The real poop is that we knew the Germans were using it as a moderator. So the Norwegians blew up Vemork in 1943 to limit their supplies. This is where the commandos came in - but there wasn't much in the way of resistance. They damaged the cascade and thought they were done with it.

Heisenberg told Bohr that he was building test reactors using heavy water moderators, and gave him a copy of the plans to build what amounted to a breeder reactor next. Also that the Germans had sufficient knowhow to eventually produce a weapon, although they weren't in the design process as yet.

Bohr escaped in October, bringing the plans with him. The Allies had discovered that Vemork was back in action again, despite having been heavily damaged by the commandos the first time, so they decided to whack it again. The Americans bombed it with B17's, not hitting it directly but damaging it enough to put it out of action. The Germans decided to rebuild the separation plant where it couldn't be bombed so easily, so they packed up all the heavy water in the cascade onto a ferry as part of a move to relocate the heavy water.

The method of extracting heavy water is something in nature like separating uranium, it's a cascade. It takes nearly a year for the cascade to equilibrate from a dead start. If you have heavy water to prime the plant, you can begin immediately, otherwise you incur over a year's wait before you can begin production. This is how they got the plant back in action so quickly - there was some heavy water on hand and at a number of German labs. If Germany had gotten the water from the cascade, they could have been up and running immediately, as soon as the new plant could be built.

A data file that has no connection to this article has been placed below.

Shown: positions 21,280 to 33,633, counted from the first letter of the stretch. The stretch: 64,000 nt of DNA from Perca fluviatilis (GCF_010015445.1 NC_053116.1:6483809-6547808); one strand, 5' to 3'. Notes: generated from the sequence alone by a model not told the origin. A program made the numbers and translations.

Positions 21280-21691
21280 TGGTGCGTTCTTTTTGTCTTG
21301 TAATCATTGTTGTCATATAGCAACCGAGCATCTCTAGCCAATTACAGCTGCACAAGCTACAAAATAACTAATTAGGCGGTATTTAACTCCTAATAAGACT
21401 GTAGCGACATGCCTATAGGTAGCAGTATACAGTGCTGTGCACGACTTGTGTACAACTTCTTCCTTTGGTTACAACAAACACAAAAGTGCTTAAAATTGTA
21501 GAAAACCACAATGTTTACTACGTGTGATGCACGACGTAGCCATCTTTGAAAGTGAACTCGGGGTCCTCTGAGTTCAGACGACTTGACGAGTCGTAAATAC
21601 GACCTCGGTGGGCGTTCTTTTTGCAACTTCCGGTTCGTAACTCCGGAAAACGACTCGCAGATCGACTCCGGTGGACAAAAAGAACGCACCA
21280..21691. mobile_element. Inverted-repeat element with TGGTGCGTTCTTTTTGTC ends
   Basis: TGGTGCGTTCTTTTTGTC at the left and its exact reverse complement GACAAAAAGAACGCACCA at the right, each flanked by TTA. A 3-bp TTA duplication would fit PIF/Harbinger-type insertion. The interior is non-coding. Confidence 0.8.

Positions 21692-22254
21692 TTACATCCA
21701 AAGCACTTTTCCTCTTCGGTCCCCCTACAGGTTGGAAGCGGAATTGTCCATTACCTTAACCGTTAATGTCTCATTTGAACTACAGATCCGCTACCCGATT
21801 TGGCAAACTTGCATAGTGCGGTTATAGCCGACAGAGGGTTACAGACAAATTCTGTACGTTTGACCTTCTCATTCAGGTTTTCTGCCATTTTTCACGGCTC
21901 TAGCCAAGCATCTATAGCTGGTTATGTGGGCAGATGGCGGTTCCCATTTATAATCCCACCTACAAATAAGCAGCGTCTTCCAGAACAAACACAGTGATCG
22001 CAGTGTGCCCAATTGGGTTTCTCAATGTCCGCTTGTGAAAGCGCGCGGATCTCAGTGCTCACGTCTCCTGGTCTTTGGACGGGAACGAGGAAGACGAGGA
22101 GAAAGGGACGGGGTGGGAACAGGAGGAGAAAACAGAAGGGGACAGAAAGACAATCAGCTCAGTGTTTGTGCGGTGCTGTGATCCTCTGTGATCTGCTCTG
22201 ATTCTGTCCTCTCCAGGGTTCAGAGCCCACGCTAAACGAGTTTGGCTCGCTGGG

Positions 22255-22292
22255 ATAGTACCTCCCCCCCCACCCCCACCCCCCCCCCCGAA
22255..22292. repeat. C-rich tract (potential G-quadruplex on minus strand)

However, there was a Norwegian resistance commando in the area who led an attack on the ferry, sinking the heavy water needed to reprime a cascade separator. So that was that.

So it's quite possible that there wasn't on hand 10% of what they needed, but it was the key to making more in time.

[edit on 16-8-2007 by Tom Bedlam]



posted on Aug, 16 2007 @ 05:22 PM
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OK...a common misconception that seems to be present here is that heavy water is some kind of magical substance that is only found in Norway. That is not true. Although Norway was one of the first if not the first to produce heavy water, any country can produce it given the proper equipment and many have.



posted on Aug, 16 2007 @ 05:41 PM
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You can make your own at home the expensive way - go get a pony tank of deuterium from your full-service welding gas supplier and burn it in air.

You can buy it - it's not cheap, in bulk it used to be about 30 bucks a pint.

Norway is still a prime producer, but nearly every industrial country makes some, including Iran, their separator is at Arak.

India sells a lot of it, too.



posted on Aug, 16 2007 @ 06:50 PM
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Originally posted by Tom Bedlam
The real poop is that we knew the Germans were using it as a moderator. So the Norwegians blew up Vemork in 1943 to limit their supplies. This is where the commandos came in - but there wasn't much in the way of resistance. They damaged the cascade and thought they were done with it.



Excellent post - thank you for improving on my Hollywood education.

The technical details are sadly way over my head but we live and learn